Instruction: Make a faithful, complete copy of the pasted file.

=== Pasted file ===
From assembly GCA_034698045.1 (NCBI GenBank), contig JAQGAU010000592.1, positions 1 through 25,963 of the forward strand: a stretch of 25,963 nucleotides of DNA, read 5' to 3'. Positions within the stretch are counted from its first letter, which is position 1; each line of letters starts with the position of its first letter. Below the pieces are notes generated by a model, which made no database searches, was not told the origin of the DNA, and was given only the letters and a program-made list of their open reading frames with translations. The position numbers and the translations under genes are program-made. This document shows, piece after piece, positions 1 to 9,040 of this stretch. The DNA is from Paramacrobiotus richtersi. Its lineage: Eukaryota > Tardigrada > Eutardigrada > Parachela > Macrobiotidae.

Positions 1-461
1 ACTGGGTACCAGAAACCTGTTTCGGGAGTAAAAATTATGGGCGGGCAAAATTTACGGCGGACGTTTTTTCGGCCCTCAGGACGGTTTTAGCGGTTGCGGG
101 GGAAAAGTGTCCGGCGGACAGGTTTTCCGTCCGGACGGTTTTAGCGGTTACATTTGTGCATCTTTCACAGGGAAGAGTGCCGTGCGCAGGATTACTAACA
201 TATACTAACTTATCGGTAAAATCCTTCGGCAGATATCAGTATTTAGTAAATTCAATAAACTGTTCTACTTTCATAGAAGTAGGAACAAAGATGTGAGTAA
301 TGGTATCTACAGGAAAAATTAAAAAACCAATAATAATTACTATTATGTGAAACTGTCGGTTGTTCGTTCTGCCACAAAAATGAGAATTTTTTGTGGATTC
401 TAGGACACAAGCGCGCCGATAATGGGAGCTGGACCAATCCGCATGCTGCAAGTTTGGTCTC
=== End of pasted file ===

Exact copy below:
From assembly GCA_034698045.1 (NCBI GenBank), contig JAQGAU010000592.1, positions 1 through 25,963 of the forward strand: a stretch of 25,963 nucleotides of DNA, read 5' to 3'. Positions within the stretch are counted from its first letter, which is position 1; each line of letters starts with the position of its first letter. Below the pieces are notes generated by a model, which made no database searches, was not told the origin of the DNA, and was given only the letters and a program-made list of their open reading frames with translations. The position numbers and the translations under genes are program-made. This document shows, piece after piece, positions 1 to 9,040 of this stretch. The DNA is from Paramacrobiotus richtersi. Its lineage: Eukaryota > Tardigrada > Eutardigrada > Parachela > Macrobiotidae.

Positions 1-461
1 ACTGGGTACCAGAAACCTGTTTCGGGAGTAAAAATTATGGGCGGGCAAAATTTACGGCGGACGTTTTTTCGGCCCTCAGGACGGTTTTAGCGGTTGCGGG
101 GGAAAAGTGTCCGGCGGACAGGTTTTCCGTCCGGACGGTTTTAGCGGTTACATTTGTGCATCTTTCACAGGGAAGAGTGCCGTGCGCAGGATTACTAACA
201 TATACTAACTTATCGGTAAAATCCTTCGGCAGATATCAGTATTTAGTAAATTCAATAAACTGTTCTACTTTCATAGAAGTAGGAACAAAGATGTGAGTAA
301 TGGTATCTACAGGAAAAATTAAAAAACCAATAATAATTACTATTATGTGAAACTGTCGGTTGTTCGTTCTGCCACAAAAATGAGAATTTTTTGTGGATTC
401 TAGGACACAAGCGCGCCGATAATGGGAGCTGGACCAATCCGCATGCTGCAAGTTTGGTCTC